Don’t Mess with Texas Artists: Abstract Art Finds New Life with Texas Women Artists

by Jacky Cortiaus December 17, 2022
Installation view of various mixed media works on a wall and a sculpture on a plinth

Liz Gates, “Co-emergence,” 2020, diapers and felt on wooden stretcher.

New abstract artworks by regional Texas artists bring to mind the idiom “Don’t Mess with Texas,” although in this case, perhaps, “Don’t Mess with Texas Artists.” Originally an anti-litter campaign slogan, the phrase became part of the Texas vernacular as an expression of the state’s pride in its tough and independent nature, and now that colloquialism includes regional abstract artists. The Art Museum of Southeast Texas presents an exhibit of such artists in Contemporary Texas Women Artists: Abstraction Here and Now. A showcase of women artists who work within a 200-mile radius of Beaumont, this show truly demonstrates the vibrancy of abstract art being made now. This eclectic collection brings together various paintings, sculptures, and site-specific works that touch on change, time, and connectedness.

One of the first pieces seen when entering the exhibit nearly blends into the wall, yet it catches an attentive eye and sets the tone for this exhibition. Liz Gates is a Houston-based painter, sculptor, and mixed-media artist who’s artworks feature themes of gendered labor, self-manifestation, and feminist mother identity. At the entrance of the show, Co-emergence is made of cloth diapers and felt on a wooden stretcher. The diapers are patched together like a rough quilt, and cover the outline of a frame. The underlying wooden stretcher gives the appearance of a canvas mounted on a wall. This visual of the outline of the “canvas” elevates Gates’ diaper quilt, to be viewed and experienced as any other artwork hung in a museum or gallery. Gates’ work — even in its abstraction, devoid of reference — calls to mind the numerous mother and child images throughout art history, from the Madonna and Christ in Renaissance sculptures to Mary Cassat’s Impressionist paintings. In order to inspire new associations and narratives, Gates deconstructs the imagery of motherhood and presents a more realistic viewpoint. Her piece may also allude to the tough reality of motherhood — the vast amount work (that never seems to end) to wash and care for a little one — as opposed to the dreamy imagery of Cassat or the glittering image of the Madonna.

Installation of tubes of neon fluorescent lights

Adela Andea, “Rapscallions Organoid System,” 2022, mixed media, site-specific installation.

Adela Andea’s Rapscallions Organoid System stands out as the heart of the exhibit. Various wires of light crawl up the walls and across the ceiling like veins, connecting multiple organs made of lights and other materials. Mounted on one wall and suspended from the ceiling are masses of objects resembling hearts — connecting the veins and other organs, and pumping them with life. Vibrant colors draw visitors in and create a whimsical atmosphere.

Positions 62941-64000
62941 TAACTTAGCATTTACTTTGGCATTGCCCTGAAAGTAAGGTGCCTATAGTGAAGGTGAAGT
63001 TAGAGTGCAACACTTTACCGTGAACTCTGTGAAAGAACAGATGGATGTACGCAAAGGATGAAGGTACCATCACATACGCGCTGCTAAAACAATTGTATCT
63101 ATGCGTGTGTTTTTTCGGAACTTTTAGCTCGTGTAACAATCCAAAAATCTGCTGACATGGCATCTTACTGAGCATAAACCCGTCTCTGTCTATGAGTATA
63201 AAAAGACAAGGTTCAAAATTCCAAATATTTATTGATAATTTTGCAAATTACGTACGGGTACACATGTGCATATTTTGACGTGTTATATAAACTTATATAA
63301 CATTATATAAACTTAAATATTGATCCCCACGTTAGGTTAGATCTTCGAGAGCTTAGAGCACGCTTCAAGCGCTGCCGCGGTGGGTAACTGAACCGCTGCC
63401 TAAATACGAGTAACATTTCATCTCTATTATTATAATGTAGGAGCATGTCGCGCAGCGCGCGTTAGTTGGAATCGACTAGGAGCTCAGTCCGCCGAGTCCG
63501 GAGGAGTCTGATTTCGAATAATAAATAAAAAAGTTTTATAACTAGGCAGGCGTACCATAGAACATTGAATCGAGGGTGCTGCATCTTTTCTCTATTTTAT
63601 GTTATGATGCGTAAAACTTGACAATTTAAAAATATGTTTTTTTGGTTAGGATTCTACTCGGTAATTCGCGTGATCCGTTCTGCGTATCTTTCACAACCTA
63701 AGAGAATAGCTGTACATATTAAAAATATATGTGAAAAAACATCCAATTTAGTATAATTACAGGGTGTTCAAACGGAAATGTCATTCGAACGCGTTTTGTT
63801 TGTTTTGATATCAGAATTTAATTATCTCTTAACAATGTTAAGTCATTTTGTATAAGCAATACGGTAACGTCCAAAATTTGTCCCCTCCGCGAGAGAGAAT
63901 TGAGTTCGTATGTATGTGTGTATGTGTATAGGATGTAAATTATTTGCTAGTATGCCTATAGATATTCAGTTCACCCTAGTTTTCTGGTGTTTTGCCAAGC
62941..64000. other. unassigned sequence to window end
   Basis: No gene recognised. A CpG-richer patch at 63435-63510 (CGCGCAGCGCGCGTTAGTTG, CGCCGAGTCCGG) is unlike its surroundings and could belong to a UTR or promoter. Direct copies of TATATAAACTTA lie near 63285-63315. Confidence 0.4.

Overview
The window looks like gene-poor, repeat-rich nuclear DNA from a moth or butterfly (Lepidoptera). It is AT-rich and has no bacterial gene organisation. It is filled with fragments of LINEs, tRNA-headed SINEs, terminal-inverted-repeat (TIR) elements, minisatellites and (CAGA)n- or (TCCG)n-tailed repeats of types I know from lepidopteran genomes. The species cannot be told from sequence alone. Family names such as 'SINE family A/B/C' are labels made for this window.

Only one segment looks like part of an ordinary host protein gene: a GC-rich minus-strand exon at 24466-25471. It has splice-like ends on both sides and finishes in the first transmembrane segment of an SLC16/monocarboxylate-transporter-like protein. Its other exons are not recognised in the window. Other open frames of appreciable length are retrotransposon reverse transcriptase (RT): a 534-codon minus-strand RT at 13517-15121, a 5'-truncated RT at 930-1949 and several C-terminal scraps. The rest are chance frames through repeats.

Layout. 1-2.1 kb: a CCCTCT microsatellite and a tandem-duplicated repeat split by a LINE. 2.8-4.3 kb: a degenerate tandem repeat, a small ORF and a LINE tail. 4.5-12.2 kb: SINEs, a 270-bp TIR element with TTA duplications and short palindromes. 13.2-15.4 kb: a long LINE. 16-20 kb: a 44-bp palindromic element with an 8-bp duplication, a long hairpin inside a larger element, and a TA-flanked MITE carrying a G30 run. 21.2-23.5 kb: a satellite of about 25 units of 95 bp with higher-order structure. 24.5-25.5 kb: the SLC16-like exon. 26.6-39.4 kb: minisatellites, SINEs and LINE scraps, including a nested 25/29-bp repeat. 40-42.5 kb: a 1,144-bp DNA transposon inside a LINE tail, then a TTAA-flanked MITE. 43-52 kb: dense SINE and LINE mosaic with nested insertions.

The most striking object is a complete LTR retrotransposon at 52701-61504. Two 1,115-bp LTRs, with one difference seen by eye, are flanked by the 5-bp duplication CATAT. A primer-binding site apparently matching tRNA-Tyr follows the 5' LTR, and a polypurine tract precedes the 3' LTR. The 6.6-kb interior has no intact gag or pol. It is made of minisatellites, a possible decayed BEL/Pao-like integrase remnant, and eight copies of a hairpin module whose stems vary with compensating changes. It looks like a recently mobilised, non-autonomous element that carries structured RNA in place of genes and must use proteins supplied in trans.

The imagery of the hearts and veins, combined with the lights and materials, connect nature and science. Andea’s work also encourages viewers to consider their relationship with technology: what captivates our hearts? Her use of vibrant lights brings to mind the fluorescent works of Dan Flavin, however, in contrast to Flavin’s minimalism, Andea’s dynamic site-specific installation is whimsical, energetic, and thought-provoking. Working from Conroe, Andea creates work that demands audience attention and comments on the swift adaptation to changing systems in our modern age. This artwork brings together unconventional and contemporary components to not only connect natural and digital systems, but also viewers’ understanding of the changing world around them.

installation of various framed works hanging on the wall and three small sculptures on pedestals

Bethany Johnson, “Untitled (Safe Keeping),” 2020, paper, cardboard, fabric, Styrofoam, sandpaper.

Bethany Johnson’s Untitled (Safe Keeping) consists of three objects made of stacks of tightly packed paper and cardboard, all in terranean colors. The blocks of paper material are all roughly the same size, and one mimics two individual pieces merging together into one. They all form gradients of colors, such as white, blue, brown, yellow, teal, and gray. The visible layers remind viewers of tree rings or layers of earth, as well as the gradual impact of time. Reminiscent of a geological cross-cut, Johnson’s works are inclusive and is a multi-layered meditation on time and metamorphosis. Their connection to nature also reminds viewers of the damage often caused by material consumption: that layers of waste will build over time without decomposing. Johnson, who is based in Austin, creates these objects by stacking and cutting waste materials, which are then tightly bound together with hidden screws and bolts. While beautiful and captivating on the surface, these objects are imbued with a darker narrative of the effect of over consumption on nature.